And I am grateful.

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I am a survivor of Bipolar Disorder, Alcoholism, and Porn Addiction. With the omnipresence of the omnipotent Higher Power of my understanding, I harmed many others, waged many battles, and very nearly destroyed myself.

And to prove it, my soul, and parts of my body, are richly textured with scars -deeply carved fissures and chelations mimicking the domes, craters, and volcanic rilles of the lunar surface. When I was young, I envied the battle scarred veterans of trials and tribulations. Now I am one of them.

Nearly running and starving myself to death, a near death experience involving falling into a vat full of super hot, extremely caustic chemicals, four divorces, running up $200,000 in credit card debt, a 15 year estrangement from 2 of my 3 children, 3 psychiatric hospitalizations in the 90’s, becoming involved in extreme political activism that resulted in FBI investigation and arrest, severe underemployment for years, a year plus working with toxic chemicals and heavy machined parts at a hot, dirty, dangerous, extremely strenuous job in a metal plating facility, surviving a toxic family of origin, and somehow staying functional in society with a serious mental illness and dual addictions. Those were my trials by fire.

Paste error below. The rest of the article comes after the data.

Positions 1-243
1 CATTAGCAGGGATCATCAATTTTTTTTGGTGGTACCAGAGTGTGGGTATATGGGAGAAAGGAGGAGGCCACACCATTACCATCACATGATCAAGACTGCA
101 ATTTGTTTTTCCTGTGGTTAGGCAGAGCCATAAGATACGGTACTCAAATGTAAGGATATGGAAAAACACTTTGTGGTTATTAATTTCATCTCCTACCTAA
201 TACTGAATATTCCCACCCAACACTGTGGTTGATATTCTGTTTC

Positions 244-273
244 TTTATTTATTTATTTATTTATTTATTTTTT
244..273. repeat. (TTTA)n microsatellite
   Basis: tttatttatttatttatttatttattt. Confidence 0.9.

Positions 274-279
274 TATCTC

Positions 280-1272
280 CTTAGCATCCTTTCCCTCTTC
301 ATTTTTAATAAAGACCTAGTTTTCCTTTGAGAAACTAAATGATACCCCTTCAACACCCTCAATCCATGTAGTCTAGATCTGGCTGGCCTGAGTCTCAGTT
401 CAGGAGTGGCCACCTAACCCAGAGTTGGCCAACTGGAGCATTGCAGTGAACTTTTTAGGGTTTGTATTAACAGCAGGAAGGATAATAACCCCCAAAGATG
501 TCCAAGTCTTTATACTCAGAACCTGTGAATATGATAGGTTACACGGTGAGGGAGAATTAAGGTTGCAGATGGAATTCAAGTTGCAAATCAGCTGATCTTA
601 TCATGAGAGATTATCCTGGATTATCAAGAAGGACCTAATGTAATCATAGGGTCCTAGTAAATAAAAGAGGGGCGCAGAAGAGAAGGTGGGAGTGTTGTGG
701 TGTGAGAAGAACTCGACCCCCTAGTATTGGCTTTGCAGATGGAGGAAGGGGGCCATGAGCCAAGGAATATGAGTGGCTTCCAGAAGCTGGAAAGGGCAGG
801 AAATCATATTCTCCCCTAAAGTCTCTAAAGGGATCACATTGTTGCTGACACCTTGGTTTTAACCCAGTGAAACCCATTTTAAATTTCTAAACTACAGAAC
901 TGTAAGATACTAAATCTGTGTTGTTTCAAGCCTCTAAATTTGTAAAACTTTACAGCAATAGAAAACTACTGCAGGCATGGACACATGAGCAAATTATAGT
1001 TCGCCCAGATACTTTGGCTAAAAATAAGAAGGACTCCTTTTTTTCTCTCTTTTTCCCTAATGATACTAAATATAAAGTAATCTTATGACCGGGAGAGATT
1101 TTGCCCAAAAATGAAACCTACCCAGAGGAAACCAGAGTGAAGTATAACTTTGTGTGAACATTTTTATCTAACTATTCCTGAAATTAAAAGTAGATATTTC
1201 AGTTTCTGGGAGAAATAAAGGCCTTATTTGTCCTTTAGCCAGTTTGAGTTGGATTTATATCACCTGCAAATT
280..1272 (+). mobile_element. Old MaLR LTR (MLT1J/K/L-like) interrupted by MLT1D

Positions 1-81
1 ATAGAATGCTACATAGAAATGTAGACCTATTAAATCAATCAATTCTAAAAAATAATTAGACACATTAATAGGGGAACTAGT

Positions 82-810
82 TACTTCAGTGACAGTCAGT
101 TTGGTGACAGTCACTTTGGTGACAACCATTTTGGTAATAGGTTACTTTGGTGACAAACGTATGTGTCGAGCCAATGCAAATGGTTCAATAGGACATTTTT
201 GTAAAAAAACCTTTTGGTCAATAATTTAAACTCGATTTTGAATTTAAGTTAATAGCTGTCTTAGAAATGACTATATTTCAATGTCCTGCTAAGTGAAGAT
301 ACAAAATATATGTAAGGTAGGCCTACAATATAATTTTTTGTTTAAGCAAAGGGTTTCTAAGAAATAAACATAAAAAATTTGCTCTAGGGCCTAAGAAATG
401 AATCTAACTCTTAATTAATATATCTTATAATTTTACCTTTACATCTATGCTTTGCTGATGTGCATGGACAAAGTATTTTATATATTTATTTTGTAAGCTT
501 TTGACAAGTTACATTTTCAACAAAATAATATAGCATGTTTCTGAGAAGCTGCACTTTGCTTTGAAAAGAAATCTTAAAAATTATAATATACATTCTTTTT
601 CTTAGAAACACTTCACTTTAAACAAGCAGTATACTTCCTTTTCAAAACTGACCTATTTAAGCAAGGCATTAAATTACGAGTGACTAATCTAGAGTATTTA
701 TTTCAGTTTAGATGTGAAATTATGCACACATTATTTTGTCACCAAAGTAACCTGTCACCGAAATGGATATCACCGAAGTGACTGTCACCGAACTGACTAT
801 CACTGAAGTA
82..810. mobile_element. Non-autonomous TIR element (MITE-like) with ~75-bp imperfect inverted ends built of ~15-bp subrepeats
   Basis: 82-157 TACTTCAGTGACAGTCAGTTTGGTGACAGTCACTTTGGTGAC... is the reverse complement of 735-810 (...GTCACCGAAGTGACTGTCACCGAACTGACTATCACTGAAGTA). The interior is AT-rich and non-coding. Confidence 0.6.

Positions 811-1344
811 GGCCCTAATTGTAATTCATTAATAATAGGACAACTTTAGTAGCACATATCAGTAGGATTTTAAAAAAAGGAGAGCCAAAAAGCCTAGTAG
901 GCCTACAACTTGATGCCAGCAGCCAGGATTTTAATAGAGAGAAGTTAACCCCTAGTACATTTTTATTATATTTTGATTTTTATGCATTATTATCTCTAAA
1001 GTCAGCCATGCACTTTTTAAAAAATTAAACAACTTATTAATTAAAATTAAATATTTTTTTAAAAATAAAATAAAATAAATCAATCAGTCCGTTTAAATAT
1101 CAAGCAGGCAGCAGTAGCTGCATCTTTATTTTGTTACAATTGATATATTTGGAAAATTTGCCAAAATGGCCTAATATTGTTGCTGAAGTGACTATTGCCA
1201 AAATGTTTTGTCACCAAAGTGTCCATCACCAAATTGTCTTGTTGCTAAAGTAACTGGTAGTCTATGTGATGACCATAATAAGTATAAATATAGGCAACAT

Life did say to me, “You’re going to be happy. But first I’ll make you strong.” And life spoke the truth.

Tenacity, resilience, a good intellect, a lot of really compassionate people whom I met along the way, amazing recovery and self-care skills that I was taught, and the Higher Power of my understanding got me to the age of 52, sane, sober, stable, and at last, thriving!

An eclectic, “everything but the kitchen sink” approach to staying stable and sober, as I have for over 10 years now, has been a reliable recipe for me.

Cognitive Behavioral Therapy, work with Attachment Theory, the Steps and Fellowship of AA, medication, Exposure Therapy, prayer, mindfulness, exercise, spiritual/recovery reading, self care, healthy sleep and diet, deep and meaningful relationships with others, and being of service coalesce to form the backbone of my being.

Today I am grateful that life grabbed the heaviest, most formidable sledge hammer it could find and battered this egotistical, grandiose, self-absorbed Addict with Bipolar Disorder so hard that he had to discover the true meaning of the phrase, “surrender to win.”

Life pummeled me hard enough to “surrender the things I cannot change” and blessed me with the “strength to change the things I can.”

That’s more than happiness. That’s joy.

And I am grateful.

JM

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